Collinwood School Fire, African Americans in Silent Film, Scotland Witches, More: Monday Afternoon Buzz, October 31, 2016


A new Web site documents the Collinwood School Fire of 1908. “[Michael] Newbury decided to do something to help keep the tragic story of the March 4, 1908, fire that swept through Lake View School in Collinwood — killing a staggering 172 children, two teachers and one rescuer – alive in our collective memories. Nearly the half of the children in Collinwood, then a heavily ethnic suburb of immigrants, were lost.”

Now available: a database about African-Americans working in the movie industry during the silent film era. “While the #OscarsSoWhite controversy raged over the dearth of people of color nominated for Academy Awards this past year, a group of digital humanities students at UCLA channeled their frustration into meticulously reconstructing the little-known history of silent films made for and by African Americans in the early 20th century…. The result of their efforts is ‘Early African American Film: Reconstructing the History of Silent Race Films, 1909–1930,’ an informational website and searchable database that tracks the African-American actors, crewmembers, writers, producers and other artists who were making films during the silent era.”

Now digitized and online: a 350-year-old book documenting people in Scotland accused of being witches. “The Names of Witches in Scotland, 1658 collection, was drawn up during a time when the persecution of supposed witches was rife. The book also lists the towns where the accused lived and notes of confession.”


Just a little over a week before the elections, y’all. We can do this. Facebook wants to help. “The social-media company unveiled a feature this week designed to help users create a voting plan, showing not just presidential candidates but also information on statewide elections. Should you want to dive down to the local level, you can give Facebook your address and the company will tell you what’s on the ballot in your neck of the woods.”

Linux Mint 18.1 is on the way. “”The second release in the Linux Mint 18.x series will be named ‘Serena’. Linux Mint 18.1 is estimated to be released around November/December 2016 and will be supported until 2021. Linux Mint 18 users will have the ability to upgrade.”


Lifehacker has a writeup on Findo, a service designed to help you find your cloud-stored stuff. “Findo, in simplest terms, is a search assistant. You give it access to whatever accounts you want to be searched, and then it indexes your accounts so that you can search for anything. That means emails, files, documents—whatever you have stored on a variety of services.” As the comments note, this service is probably not for those who worry a lot about privacy and permissions.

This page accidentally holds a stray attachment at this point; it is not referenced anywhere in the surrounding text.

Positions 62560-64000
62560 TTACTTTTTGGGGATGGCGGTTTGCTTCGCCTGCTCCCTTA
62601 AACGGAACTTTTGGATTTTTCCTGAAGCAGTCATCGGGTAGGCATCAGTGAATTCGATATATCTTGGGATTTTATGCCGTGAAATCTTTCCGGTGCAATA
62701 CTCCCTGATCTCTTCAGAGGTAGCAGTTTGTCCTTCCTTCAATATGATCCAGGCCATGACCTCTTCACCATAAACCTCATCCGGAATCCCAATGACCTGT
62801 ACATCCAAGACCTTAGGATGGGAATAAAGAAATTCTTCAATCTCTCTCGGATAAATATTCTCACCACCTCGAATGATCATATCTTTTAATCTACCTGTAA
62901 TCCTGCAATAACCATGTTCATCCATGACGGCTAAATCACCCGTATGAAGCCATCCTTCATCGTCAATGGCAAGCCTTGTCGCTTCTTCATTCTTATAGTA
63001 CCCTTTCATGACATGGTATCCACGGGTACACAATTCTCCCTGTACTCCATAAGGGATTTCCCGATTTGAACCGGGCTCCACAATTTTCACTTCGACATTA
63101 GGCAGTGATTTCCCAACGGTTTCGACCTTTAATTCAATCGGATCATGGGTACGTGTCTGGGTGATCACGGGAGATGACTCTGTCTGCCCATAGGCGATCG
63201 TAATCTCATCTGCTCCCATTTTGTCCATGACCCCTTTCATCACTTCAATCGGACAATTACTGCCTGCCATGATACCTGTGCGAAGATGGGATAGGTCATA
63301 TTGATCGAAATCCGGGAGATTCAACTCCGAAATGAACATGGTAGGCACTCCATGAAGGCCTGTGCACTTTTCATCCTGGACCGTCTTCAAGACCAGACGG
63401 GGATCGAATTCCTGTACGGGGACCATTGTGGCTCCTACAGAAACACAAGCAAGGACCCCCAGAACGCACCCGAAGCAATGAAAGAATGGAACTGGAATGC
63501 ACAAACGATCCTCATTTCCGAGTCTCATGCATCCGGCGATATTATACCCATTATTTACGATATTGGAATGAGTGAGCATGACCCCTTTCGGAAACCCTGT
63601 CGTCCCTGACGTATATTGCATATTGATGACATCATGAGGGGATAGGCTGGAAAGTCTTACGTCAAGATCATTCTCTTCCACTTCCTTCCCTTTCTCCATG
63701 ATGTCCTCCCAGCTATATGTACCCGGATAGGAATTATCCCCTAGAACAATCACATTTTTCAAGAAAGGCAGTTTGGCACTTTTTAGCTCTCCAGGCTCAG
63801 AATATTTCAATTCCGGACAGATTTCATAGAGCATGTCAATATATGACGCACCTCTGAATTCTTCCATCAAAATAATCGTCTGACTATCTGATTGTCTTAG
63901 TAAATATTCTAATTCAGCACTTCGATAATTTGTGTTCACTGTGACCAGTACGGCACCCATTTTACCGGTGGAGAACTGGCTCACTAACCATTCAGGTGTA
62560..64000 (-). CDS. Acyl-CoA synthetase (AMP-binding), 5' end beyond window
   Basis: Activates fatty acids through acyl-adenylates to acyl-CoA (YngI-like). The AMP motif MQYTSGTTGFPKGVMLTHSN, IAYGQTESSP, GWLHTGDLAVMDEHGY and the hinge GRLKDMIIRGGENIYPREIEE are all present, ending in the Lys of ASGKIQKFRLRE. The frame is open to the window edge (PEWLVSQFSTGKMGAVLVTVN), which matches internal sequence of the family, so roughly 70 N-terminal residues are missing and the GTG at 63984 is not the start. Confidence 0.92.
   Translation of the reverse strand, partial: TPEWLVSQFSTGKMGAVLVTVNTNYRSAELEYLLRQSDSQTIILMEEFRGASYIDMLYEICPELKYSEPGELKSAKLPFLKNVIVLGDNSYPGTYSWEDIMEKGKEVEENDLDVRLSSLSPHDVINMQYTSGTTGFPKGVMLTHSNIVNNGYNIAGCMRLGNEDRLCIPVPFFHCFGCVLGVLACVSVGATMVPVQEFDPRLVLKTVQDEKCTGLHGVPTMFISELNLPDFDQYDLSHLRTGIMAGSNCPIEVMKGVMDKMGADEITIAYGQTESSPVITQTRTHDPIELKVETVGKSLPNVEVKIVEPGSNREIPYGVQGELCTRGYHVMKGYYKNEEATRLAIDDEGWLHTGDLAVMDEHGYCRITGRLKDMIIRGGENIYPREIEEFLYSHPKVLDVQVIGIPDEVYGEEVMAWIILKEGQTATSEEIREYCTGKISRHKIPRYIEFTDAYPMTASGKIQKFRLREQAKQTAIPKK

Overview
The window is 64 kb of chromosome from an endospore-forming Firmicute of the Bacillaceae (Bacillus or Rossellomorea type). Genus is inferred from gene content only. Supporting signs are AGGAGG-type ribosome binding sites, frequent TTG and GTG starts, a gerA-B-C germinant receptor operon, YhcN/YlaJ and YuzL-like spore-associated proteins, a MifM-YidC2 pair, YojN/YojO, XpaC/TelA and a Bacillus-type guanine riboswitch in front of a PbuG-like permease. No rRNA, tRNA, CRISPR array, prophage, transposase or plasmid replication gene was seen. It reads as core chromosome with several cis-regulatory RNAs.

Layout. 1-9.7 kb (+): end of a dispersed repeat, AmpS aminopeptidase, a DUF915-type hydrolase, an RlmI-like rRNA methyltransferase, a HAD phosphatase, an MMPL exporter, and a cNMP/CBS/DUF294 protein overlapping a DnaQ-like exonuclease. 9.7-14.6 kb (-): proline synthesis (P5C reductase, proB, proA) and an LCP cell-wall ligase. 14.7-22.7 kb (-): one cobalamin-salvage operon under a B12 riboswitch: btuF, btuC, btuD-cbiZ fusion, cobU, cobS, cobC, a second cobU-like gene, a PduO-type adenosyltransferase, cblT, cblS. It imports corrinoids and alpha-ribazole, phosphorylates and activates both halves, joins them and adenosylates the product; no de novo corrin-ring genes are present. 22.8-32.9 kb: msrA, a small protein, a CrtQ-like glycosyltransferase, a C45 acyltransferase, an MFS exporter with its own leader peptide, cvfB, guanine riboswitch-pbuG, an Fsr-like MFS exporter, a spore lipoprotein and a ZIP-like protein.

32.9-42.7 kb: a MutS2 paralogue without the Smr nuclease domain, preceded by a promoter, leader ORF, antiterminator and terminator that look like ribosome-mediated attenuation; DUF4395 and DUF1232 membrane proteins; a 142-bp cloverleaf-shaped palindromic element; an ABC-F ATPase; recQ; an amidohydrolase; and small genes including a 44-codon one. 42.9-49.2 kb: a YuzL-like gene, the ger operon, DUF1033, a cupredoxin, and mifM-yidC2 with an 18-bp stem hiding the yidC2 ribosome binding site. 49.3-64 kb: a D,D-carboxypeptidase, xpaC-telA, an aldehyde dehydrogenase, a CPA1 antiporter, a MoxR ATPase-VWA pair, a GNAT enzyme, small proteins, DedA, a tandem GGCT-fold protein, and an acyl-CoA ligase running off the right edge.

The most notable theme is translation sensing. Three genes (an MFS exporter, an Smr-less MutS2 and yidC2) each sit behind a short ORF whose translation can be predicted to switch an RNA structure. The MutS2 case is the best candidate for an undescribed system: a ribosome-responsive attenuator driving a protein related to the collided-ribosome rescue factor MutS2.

Social Times: What Twitter Moments Means for Small Businesses. “On Sept. 28, Twitter made Moments available to everyone. But what exactly are Twitter Moments and how can they benefit small businesses like yours? This article will show you how to create your own Moments and use them to engage your customers.”


Wondering what the hot Halloween costumes are this year? Search Engine Journal’s got the scoop. “According to the NRF [National Retail Federation], 34 percent of people turn to search engines for Halloween costume inspiration. Which costumes are inspiring consumers most this year? Harley Quinn, Star Wars, and Deadpool are among the most searched for costumes this year, search data from Google and Bing reveals.”


Search engine results getting more dangerous? From The Register: Search engine results increasingly poisoned with malicious links. “Last year examined 80 million websites, spotting 18,280 infected web pages. In the year up to August the testing lab inspected a similar 81 million websites turning up a much higher 29,632 infected web pages. Both results were recorded without enabling Google Safe Browsing. Both figures are a big increase on 2013 when AV-TEST encountered 5,060 malware threats after examining 40 million web pages.”

Motherboard: Inside The Foggy, Shady Market For Zero-Day Bugs. “In the last few years, the market for zero-days has been a highly controversial topic in the hacking world. For some, unknown flaws should always be reported so that they can get fixed and everyone is safer. For others, it’s OK if the good guys use the flaws in secret to go after the bad guys. Seemingly nobody agrees on what should be done with zero-days, in part, perhaps, because the gray market for them is so secretive.” The article is a lead-in for a 22-minute video which is free to view. Good afternoon, Internet…

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